Workfare participants work off the value of their household's monthly benefit allotment through an assignment at a private or public non-profit agency as a condition of eligibility. In lieu of wages, workfare participants receive compensation in the form of their household's monthly benefit allotment. The primary goal of workfare is to improve employability and encourage individuals to move into regular employment while returning something of value to the community. Workfare assignments cannot replace or prevent the employment of regular employees. Workfare assignments must provide the same working conditions and workers' compensation benefits that are provided to regularly employed individuals performing similar work for equal hours.
Work Experience participants are placed in an assignment where theyacquire actual work experience and/or training. The goal of thisexperience is to enable participants to move into regular employment. Work Experience placements can be with private, for profit or non-profit agencies. Work experience assignments may not replace the employment of a regularly employed individual, and they must provide the same working conditions and workers compensation benefits that are provided to regularly employed individuals performing similar work for equal hours.
Pre-Apprenticeships / Apprenticeships
Pre-apprenticeship services and programs are designed to prepare individuals to enter and succeed in Registered Apprenticeship programs. These programs have a documented partnership with at least one Registered Apprenticeship program sponsor and together, they expand the participant's career pathway opportunities with industry-based training coupled with classroom instruction. Apprenticeships are a combination of on-the-job training and related instruction in which workers learn the practical and theoretical aspects of a highly skilled occupation directly linked to an apprenticeship program. These programs can be sponsored by individual employers, joint employer and labor groups, and/or employer associations.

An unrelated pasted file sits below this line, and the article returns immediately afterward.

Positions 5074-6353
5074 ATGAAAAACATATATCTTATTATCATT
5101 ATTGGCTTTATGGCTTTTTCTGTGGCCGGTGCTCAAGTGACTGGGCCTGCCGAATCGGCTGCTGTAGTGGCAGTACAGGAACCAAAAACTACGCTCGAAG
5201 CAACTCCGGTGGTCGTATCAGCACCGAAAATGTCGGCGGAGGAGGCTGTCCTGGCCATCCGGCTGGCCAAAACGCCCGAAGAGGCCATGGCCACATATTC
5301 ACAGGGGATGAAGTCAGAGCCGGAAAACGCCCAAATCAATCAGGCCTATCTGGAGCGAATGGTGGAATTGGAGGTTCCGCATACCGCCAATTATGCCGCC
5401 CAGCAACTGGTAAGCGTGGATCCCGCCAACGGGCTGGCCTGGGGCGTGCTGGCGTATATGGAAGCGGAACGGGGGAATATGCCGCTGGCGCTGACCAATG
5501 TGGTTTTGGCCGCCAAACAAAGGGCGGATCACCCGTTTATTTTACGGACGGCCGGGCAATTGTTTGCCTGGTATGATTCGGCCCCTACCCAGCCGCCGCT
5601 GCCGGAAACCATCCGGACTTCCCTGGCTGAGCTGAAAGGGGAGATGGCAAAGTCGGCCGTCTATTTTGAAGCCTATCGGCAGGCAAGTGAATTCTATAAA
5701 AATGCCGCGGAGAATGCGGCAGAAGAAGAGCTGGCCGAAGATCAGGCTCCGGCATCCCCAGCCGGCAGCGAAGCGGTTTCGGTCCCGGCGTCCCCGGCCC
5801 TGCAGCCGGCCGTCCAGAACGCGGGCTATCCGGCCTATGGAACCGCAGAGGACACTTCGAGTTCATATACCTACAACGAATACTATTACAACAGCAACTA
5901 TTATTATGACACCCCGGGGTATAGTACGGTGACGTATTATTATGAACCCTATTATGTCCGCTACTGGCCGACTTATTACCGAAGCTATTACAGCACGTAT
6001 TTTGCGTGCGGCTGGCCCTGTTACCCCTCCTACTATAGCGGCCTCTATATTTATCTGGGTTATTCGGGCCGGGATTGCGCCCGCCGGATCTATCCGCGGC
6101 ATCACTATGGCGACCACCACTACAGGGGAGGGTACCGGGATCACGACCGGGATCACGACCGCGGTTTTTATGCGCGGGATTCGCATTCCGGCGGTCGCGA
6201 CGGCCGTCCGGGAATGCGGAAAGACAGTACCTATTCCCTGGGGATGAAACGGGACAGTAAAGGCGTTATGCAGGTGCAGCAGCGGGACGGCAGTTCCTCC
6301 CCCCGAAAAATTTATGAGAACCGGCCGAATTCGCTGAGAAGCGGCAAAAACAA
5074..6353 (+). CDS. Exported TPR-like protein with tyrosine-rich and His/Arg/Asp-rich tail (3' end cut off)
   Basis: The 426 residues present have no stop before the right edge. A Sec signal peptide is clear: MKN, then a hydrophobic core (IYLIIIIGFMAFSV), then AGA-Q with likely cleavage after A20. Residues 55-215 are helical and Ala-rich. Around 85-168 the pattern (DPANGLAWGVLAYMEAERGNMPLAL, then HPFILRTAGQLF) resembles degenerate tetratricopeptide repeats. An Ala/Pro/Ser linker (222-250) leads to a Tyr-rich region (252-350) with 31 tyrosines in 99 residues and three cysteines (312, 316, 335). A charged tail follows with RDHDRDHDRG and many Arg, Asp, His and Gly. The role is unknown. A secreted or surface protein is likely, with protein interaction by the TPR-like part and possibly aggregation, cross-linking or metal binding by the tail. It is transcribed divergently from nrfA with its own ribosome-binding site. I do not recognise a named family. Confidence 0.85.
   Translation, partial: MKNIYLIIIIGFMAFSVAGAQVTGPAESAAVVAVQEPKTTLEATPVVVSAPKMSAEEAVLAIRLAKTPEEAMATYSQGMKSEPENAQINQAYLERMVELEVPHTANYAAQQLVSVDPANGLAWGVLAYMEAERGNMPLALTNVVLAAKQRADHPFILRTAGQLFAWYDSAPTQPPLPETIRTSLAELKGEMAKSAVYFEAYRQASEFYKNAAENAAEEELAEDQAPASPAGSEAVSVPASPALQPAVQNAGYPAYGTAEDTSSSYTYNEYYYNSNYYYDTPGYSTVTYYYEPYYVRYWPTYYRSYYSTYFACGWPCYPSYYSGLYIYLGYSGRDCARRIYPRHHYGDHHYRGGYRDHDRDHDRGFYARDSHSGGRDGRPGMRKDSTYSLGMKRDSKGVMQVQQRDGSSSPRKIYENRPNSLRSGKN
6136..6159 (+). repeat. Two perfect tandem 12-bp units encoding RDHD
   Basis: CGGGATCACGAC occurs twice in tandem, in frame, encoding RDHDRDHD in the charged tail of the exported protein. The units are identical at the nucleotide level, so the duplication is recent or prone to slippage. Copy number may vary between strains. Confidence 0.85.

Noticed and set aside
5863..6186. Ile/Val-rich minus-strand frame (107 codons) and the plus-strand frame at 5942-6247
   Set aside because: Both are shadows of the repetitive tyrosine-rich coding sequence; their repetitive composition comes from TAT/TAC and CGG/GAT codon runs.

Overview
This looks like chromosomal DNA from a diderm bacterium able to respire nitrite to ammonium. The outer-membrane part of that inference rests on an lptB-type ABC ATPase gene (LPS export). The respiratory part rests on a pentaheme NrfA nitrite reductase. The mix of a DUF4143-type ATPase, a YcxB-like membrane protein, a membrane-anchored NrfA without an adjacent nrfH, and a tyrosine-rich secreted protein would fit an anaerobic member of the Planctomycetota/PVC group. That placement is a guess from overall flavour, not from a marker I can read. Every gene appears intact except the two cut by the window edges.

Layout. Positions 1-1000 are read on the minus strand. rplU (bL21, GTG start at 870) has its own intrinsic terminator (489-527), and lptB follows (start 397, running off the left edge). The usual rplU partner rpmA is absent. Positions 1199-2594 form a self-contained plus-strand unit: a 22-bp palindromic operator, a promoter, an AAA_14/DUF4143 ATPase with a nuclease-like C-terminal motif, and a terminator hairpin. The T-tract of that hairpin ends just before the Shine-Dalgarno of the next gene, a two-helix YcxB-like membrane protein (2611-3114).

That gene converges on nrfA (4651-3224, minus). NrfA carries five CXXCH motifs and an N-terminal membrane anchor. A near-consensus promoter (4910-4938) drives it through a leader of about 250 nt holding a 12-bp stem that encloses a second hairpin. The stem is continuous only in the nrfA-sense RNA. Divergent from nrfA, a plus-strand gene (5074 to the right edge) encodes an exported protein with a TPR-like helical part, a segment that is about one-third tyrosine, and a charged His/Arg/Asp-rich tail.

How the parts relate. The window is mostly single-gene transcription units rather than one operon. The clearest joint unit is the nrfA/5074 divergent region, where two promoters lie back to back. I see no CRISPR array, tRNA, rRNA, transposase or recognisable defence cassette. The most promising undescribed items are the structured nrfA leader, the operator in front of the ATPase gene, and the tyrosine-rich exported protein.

On-the-Job Training (OJT)
A work placement made through a contract with an employer or registered apprenticeship program sponsor in the public, private nonprofit, or private sector. An OJT contract must be limited to the period of time required for a participant to become proficient in the occupation for which the training is being provided. In determining the appropriate length of the contract, consideration should be given to the skill requirements of the occupation, the academic and occupational skill level of the participant, prior work experience, and the participant's individual employment plan.
The following components/programs are not allowed for CFET:
- 4-year college degree
- Transfer degrees
- Training program stipends
Individuals participating in CFET components can receive reimbursement for support services such as transportation costs associated with program participation and other federally approved ancillary costs that are reasonably necessary and directly related to CFET participation. These include textbooks, tools, work clothing, dependent care, and short-term housing stabilization services, etc.